Started discussing using grids to make proportional perspective drawings in class today. Here is the first of several parts on the subject. This first one being a 'getting started/basics review' thingy. WARNING: The following are very crude note sketches that blew out in contrast when scanned, please forgive the crudity of the drawings herein.
1) As always begin with your horizon line (HL), intersect with the central vertical axis (CVA), and plot your station point (SP)
2) Measure the height from SP to center of vision. In this case I'm thinking the camera or viewer is at 6 feet. Then bring the distance down.
Before we forget it, find the median point (MP). For more info on that go here.
Bring convergence lines down to the measurements on the base line as shown in blue. To start laying in the horizon lines to complete the grid, first we need to find a perfect square and we use the MP to do this. Remember, we need a perfect square otherwise the measurements will be off so refer again to the Perspective basics handout linked above.Now that you have found a square in distance, you can easily plot more grid lines as they move back toward the center of vision.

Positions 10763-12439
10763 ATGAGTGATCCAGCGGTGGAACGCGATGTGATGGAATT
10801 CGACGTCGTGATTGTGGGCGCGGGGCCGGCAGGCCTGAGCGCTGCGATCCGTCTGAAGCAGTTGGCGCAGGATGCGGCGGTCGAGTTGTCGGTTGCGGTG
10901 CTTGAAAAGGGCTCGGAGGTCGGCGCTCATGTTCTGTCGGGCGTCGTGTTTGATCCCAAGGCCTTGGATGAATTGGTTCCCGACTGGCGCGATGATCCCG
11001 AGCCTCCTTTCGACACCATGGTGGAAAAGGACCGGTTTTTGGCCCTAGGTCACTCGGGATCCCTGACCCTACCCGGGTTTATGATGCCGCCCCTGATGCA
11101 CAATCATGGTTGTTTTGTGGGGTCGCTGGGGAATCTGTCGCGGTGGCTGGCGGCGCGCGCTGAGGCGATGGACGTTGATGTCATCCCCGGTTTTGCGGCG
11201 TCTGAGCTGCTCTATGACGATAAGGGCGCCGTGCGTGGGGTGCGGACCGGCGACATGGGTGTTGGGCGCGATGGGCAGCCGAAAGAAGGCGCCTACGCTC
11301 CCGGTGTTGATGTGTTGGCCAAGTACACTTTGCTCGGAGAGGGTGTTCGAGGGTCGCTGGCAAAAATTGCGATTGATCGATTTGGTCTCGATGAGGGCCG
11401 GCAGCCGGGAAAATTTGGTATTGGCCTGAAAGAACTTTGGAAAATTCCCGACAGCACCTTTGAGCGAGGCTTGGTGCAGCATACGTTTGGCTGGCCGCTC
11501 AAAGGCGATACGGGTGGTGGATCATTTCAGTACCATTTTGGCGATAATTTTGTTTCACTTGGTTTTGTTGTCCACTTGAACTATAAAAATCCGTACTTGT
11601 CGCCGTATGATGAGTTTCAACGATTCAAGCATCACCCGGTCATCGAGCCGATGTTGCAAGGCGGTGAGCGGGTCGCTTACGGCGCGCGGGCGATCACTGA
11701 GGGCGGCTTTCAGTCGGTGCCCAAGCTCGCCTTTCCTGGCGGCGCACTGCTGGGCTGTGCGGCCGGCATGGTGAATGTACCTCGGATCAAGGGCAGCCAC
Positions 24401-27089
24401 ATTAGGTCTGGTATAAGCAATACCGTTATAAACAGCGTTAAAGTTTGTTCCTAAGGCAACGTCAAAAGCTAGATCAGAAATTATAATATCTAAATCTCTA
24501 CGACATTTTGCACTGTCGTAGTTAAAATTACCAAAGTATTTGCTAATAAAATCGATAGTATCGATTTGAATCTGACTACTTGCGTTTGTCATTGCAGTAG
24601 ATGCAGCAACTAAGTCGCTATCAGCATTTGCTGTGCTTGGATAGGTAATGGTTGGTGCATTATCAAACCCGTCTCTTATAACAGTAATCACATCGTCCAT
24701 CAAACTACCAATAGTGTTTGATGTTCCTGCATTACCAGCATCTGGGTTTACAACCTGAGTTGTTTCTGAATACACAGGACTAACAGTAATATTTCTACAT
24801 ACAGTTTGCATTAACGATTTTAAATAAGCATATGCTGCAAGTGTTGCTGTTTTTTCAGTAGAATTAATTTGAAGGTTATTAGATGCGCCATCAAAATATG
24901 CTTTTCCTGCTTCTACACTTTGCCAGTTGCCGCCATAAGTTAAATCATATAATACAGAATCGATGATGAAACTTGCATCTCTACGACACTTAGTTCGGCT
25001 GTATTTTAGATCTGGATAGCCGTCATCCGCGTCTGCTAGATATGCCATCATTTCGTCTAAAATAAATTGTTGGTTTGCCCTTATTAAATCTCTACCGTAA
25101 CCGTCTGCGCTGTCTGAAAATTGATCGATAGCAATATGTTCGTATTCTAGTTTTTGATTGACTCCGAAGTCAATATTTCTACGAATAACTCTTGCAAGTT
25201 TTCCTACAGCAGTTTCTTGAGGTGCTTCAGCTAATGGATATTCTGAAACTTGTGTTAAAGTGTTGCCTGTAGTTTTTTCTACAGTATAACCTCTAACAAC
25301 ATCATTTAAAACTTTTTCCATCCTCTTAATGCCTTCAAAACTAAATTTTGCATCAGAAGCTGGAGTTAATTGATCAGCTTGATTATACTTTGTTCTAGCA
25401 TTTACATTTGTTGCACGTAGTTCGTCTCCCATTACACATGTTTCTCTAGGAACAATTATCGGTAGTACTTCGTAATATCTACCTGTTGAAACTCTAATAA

To do this, let's take a moment to discuss how to draw repeating objects in space. Above I have included a certain sized plane receding in space.
Find the center of the plane by connecting the opposing corners with lines as shown.
Draw a convergence line which passes through the direct center of the plane to the vanishing point (Step 1). Next draw a line from either of the nearest corners of the plane so that it passes the half division of the farthest side of the plane and continues to the opposite convergence line as shown in Step 2. Step 3, drop a line perpendicular to the horizon to the other convergence line.
Repeat the process as shown above. You now have same sized planes positioned right next to each other which recede proportionally in space.
Back to the grid, just use this process to place lines parallel as they recede. Here I have added the 'center line' of the nearest square.
Repeat the above steps as shown.
Soon you'll have yourself a quality grid that is based on true square as determined by the MP. Here's an example of using a grid for a book I'm working on. (And you thought these are just random assignments to keep you from playing Call of Duty huh?) I will add more this soon. I will post more on this topic soon, stand by. For now I am going to wade through all the other stuff that is demanding my attention. Have fun drawing.